DSHS must send you a notice telling you when the case staffing is.  You can bring people to help support you.  If you do not go, DSHS will make a decision without your input.

The 60-month time limit to get TANF is still running. If you are in sanction more than 2 months in a row, DSHS will close your case.

You can try. DSHS rules make it hard.  You must follow your IRP for four full weeks in a row. DSHS will remove the sanction the next month.  

It depends.  You must figure out how to have enough income to meet your basic needs and childcare.  You might replace what you lose from your TANF with school financial aid.  Talk to a financial aid officer at your school.  


You could also work enough hours to make up the TANF you lose from the sanction.  You would have to work between 8 and 12 hours a week at minimum wage to make up the 40% loss of your grant.  DSHS only “counts” half of your gross take-home pay.  It lowers your TANF by the other half.  Work-Study earnings do not count as income or affect your TANF amount.


You may also get your sanction lifted temporarily if you work during the summer.

Yes. 16 or more hours of work-study will meet the Work First participation requirement.  Your IRP should also include community college or other technical or vocational training.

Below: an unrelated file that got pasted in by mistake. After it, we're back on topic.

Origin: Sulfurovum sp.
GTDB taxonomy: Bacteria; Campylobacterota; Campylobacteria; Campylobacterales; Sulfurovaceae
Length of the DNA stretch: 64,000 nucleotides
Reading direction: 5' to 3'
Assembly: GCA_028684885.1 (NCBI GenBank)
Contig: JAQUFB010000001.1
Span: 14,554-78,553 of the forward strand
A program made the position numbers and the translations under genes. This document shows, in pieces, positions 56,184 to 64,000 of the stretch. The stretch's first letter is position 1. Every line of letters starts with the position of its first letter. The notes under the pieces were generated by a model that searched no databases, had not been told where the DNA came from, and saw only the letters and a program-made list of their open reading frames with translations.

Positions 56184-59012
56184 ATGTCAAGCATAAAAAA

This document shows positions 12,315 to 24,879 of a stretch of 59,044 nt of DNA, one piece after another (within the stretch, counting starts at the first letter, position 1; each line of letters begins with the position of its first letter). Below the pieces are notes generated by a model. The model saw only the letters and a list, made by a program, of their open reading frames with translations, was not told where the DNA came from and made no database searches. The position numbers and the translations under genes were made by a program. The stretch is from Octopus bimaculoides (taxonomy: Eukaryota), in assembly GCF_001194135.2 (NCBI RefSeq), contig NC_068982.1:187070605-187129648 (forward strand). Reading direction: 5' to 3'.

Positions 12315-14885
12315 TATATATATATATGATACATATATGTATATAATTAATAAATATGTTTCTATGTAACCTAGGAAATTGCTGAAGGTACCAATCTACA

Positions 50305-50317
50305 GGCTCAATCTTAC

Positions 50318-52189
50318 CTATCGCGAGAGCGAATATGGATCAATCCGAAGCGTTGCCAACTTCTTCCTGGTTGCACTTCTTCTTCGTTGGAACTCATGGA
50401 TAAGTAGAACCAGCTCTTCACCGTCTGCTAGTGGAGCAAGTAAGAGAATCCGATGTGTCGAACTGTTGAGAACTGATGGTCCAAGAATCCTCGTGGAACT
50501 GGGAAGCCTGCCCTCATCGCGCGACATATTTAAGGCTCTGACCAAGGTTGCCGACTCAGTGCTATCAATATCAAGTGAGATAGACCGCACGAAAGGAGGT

You still must work 20 hours a week.  Your IRP should list your school hours as “VU” (Vocational Unapproved).

To meet WorkFirst in a 4-year degree program, you could combine work-study with other paid work to equal 20 hours a week.  

  • Work-study earnings do not count against TANF.  DSHS subtracts half of other earned income from your TANF.

Yes. You can get Working Connections Child Care (WCCC) for any hours you work.

If your schooling and your work-study hours are part of your IRP, you can get childcare for those times.  Read Working Connections Child Care to learn more.

Medical benefits:  No. 

Food stamps:  Maybe. Food stamps has work requirements. They are different from TANF requirements.  

You are excused (exempt) from food stamps work requirements if you are in college at least half-time and one of these is true:

  • You are responsible for 50% or more of a child’s care that is age 5 or younger.
  • You are responsible for 50% or more of a child’s care that is age 6 through 11 when you cannot get childcare so you can go to class and work 20 hours a week or do work-study.
  • You are a single parent caring for your child age 11 or younger.
  • You have parental responsibility of a child who is age 11 or younger. The child’s parents and your spouse do not live with you.

If you think DSHS made a mistake, you can speak with a supervisor, ask for a hearing, or both.  Read Representing Yourself at an Administrative Hearing to learn more.

Read Questions and Answers about WorkFirst to learn more. Alternatively, read more about TANF and WorkFirst at WashingtonLawHelp.org.

 

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Last Review and Update: Feb 16, 2022